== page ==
The cause of fibromyalgia is unknown.
Studies suggest that an injury, trauma or infection may affect the central nervous system’s response to pain. Some researchers believe that trauma leads to biochemical changes in the muscles, and later, the central nervous system, leading to chronic pain. Others believe that an injury to the central nervous system interferes with brain wave patterns related to pain. Still others believe hormonal changes or infections, such as a flu virus, may trigger fibromyalgia.
Some studies have suggested that people with fibromyalgia have abnormal levels of different chemicals in their blood or the fluid in the brain and spine that help transmit and intensify pain signals to and from the brain. There also is evidence that the central nervous system’s ability to inhibit pain is impaired in these people.
In addition to patient reports, brain-imaging studies have confirmed that when fibromyalgia patients are given a small amount of pressure or heat, they experience much higher amounts of pain, as if the “volume control” is set too high on pain processing. Whether these abnormalities are a cause or a result of fibromyalgia is unknown.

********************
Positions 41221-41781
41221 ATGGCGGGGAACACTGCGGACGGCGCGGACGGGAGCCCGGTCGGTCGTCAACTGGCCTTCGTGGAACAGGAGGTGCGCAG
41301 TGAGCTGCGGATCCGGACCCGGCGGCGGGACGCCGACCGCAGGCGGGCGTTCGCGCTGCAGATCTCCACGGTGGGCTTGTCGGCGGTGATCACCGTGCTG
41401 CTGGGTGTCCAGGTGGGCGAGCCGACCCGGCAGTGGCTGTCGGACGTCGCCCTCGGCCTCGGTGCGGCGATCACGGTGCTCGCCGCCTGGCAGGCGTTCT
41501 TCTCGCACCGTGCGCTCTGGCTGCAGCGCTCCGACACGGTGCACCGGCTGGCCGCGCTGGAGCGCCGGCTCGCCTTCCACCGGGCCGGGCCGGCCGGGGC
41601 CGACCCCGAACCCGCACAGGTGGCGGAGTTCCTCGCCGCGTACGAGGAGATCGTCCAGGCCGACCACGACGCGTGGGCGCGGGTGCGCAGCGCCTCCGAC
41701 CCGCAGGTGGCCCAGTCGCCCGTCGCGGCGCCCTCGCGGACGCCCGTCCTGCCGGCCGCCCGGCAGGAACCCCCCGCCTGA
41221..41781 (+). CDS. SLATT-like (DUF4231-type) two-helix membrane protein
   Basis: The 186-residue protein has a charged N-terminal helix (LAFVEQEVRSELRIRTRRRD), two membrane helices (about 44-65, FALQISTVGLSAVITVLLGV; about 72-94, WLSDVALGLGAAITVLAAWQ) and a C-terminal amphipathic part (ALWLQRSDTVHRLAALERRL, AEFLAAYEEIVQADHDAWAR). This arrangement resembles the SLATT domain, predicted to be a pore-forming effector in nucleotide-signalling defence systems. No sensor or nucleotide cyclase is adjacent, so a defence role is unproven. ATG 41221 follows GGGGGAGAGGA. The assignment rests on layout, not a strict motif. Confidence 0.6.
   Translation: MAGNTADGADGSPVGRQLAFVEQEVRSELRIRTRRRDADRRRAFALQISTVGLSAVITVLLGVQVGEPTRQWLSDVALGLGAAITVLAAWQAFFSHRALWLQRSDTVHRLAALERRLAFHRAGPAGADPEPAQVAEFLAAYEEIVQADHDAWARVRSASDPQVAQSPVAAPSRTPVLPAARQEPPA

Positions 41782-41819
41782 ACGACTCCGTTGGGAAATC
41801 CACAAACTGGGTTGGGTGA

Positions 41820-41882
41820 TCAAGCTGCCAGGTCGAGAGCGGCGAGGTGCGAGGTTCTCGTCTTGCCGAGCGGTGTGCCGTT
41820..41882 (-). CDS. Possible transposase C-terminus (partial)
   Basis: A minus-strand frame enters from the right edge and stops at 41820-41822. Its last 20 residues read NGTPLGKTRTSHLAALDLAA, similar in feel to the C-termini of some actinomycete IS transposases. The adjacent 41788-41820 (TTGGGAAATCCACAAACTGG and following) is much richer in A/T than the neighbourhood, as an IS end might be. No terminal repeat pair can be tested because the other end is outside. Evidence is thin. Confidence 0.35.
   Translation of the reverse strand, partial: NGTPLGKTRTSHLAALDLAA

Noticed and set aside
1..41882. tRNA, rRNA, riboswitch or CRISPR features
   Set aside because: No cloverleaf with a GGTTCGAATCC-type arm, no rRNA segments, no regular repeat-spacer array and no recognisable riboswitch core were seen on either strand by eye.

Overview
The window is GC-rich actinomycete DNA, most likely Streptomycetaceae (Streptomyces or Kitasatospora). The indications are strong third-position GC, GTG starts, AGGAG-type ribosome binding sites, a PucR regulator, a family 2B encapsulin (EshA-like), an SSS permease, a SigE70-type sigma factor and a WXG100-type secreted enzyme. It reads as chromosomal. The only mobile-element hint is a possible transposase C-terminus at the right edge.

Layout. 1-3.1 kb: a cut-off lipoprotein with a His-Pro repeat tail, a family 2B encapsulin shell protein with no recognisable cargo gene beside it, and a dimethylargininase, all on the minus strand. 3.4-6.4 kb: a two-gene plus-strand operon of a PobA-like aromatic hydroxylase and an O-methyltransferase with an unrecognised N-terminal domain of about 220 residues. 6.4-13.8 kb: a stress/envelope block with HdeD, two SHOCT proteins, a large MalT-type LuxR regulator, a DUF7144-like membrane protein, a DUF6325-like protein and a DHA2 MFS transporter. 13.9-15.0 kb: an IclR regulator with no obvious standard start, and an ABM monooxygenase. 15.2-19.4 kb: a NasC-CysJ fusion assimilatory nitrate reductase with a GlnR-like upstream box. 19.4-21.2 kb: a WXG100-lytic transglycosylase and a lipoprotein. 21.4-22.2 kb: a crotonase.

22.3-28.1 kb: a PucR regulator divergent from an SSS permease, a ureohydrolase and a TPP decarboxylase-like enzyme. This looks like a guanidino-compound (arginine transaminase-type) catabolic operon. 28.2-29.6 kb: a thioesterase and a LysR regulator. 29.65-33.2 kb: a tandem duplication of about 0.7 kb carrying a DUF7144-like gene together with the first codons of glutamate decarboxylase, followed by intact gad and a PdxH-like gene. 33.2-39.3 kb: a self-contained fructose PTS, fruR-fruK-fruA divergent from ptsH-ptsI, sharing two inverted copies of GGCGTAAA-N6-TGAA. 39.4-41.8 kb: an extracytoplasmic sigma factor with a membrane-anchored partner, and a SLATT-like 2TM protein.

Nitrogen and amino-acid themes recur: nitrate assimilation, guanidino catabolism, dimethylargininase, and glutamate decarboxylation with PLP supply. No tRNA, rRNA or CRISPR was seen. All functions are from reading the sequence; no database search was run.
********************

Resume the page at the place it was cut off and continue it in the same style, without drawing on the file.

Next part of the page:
There are some scientists who suspect that lack of exercise and changes in muscle metabolism may play a role in fibromyalgia or that the opposite, muscle overuse, may be the key.
Sleep disturbance, a symptom of fibromyalgia, may also be a cause. Sleep disturbance lowers the production of a growth hormone crucial to the repair of muscles.
An established link exists between fibromyalgia and depression, but no one knows if depression is a cause or effect of fibromyalgia.
What does seem to be true is that all of these conditions may contribute to fibromyalgia for different reasons.
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